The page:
Category Traditions & Customs

Hallmark Holiday ornaments (Part 2)

I hate it when Halloween is bypassed for Christmas, but we’re gonna break my self-imposed rule just this once. Hallmark is offering the following ornaments beginning today:

Santa Spidey

Santa Spidey

DC Comics Christopher Reeve as Superman Musical Ornament

DC Comics Batman Classic TV Series Batboat Ornament

DC Comics Batman Classic TV Series Batgirl Ornament

Marvel Studios Captain Marvel Mystery Box Ornament

Marvel Spider-Man Here Comes Spidey Claus Ornament

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Hallmark Holiday ornaments

It’s too early for Christmas, but Four Color Holidays is not about judging anyone. Not to their face, anyway. So, let’s look at the new Hallmark ornaments available today at your finer Hallmark retailers.

Wonder Woman

Wonder Woman

Mini-DC Justice League Aquaman Ornament

Mini-DC Justice League Green Lantern Ornament

DC Comics Batman Ornament

DC Comics Wonder Woman Invisible Jet Ornament

Marvel Studios Avengers: Endgame Infinity Gauntlet Ornament with Light

Marvel Studios Avengers: Endgame Thanos Ornament

Marvel Studios Avengers: Endgame Captain America Ornament

Marvel Iron Man Metal Ornament

 

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Happy Valentine’s Day

DC Valentine’s Day cards, circa 1980.

DC Valentine's Day Cards

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Happy Holidays from your Heroes

You know you were loved if you woke Christmas morning to find presents nestled in superhero wrapping paper back in the day.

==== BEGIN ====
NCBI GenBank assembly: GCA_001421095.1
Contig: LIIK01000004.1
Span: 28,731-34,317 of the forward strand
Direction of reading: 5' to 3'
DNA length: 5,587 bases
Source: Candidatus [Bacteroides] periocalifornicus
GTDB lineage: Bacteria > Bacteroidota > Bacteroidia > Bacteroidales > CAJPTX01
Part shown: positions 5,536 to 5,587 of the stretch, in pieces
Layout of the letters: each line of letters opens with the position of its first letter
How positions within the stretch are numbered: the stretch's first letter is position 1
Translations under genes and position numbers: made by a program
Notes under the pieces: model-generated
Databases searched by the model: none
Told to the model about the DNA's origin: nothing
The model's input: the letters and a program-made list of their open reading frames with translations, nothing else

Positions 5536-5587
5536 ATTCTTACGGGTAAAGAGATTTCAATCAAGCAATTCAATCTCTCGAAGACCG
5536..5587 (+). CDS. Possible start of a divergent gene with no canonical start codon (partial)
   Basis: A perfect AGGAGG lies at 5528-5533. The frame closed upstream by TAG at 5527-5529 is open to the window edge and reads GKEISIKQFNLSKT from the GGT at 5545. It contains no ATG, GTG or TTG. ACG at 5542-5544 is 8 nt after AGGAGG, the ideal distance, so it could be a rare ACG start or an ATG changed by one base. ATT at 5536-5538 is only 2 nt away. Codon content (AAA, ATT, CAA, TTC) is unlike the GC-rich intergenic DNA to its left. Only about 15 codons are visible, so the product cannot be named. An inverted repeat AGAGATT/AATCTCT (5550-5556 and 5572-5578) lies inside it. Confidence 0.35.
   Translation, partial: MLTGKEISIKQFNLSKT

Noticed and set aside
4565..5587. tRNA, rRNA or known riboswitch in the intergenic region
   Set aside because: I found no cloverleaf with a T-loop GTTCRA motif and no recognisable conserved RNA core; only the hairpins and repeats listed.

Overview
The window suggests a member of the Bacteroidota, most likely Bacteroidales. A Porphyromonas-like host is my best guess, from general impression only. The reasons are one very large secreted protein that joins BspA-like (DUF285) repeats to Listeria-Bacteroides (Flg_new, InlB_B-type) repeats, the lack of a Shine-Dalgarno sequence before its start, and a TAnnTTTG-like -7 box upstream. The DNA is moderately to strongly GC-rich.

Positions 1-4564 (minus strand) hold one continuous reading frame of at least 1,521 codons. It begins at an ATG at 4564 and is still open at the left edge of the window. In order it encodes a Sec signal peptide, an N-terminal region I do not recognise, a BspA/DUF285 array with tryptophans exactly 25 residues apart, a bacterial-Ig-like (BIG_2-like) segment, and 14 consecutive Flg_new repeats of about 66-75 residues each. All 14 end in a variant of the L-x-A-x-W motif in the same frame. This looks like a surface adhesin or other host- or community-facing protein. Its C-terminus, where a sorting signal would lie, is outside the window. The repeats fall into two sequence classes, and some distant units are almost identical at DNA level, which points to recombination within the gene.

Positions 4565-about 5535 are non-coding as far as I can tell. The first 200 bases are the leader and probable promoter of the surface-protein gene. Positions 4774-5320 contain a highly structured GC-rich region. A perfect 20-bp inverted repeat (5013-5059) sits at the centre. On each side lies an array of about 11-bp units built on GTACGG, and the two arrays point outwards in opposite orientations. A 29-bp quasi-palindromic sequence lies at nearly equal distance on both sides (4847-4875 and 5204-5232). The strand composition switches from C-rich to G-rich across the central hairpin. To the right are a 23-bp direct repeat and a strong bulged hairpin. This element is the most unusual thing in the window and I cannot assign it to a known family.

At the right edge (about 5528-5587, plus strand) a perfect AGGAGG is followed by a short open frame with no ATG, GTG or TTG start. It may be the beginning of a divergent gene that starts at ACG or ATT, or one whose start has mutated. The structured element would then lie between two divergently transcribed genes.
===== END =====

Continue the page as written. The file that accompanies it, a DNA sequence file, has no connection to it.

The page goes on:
Not sure when this roll hit store shelves, but it was before the dollar stores of today when consumers can fly their geek flags on the cheap.

If Mental Floss is to be believed, the colorful covering we take for granted today celebrated its centennial in 2017.

Hero Holidays

Hero Holidays

The Japanese and Koreans were ahead of the curve using colored cloth for wrapping purposes at least by the 1700s though some records date the tradition around the first century. A functional manila paper was in fashion by the Victorian era though the well-to-do used a more colorful tissue paper.

This was the norm until 1917 when brothers Joyce and Rollie Hall ran out and substituted with a more substantial, higher grade of paper in their stationary store. It cost a whopping $.10 a sheet and promptly sold out.

As did the next offering. And, the next. And, the next.

By 1919 the brothers believed their find was not a fad and began marketing on a larger scale basis creating a tradition we use today.

Most know their brand by the name Hallmark.

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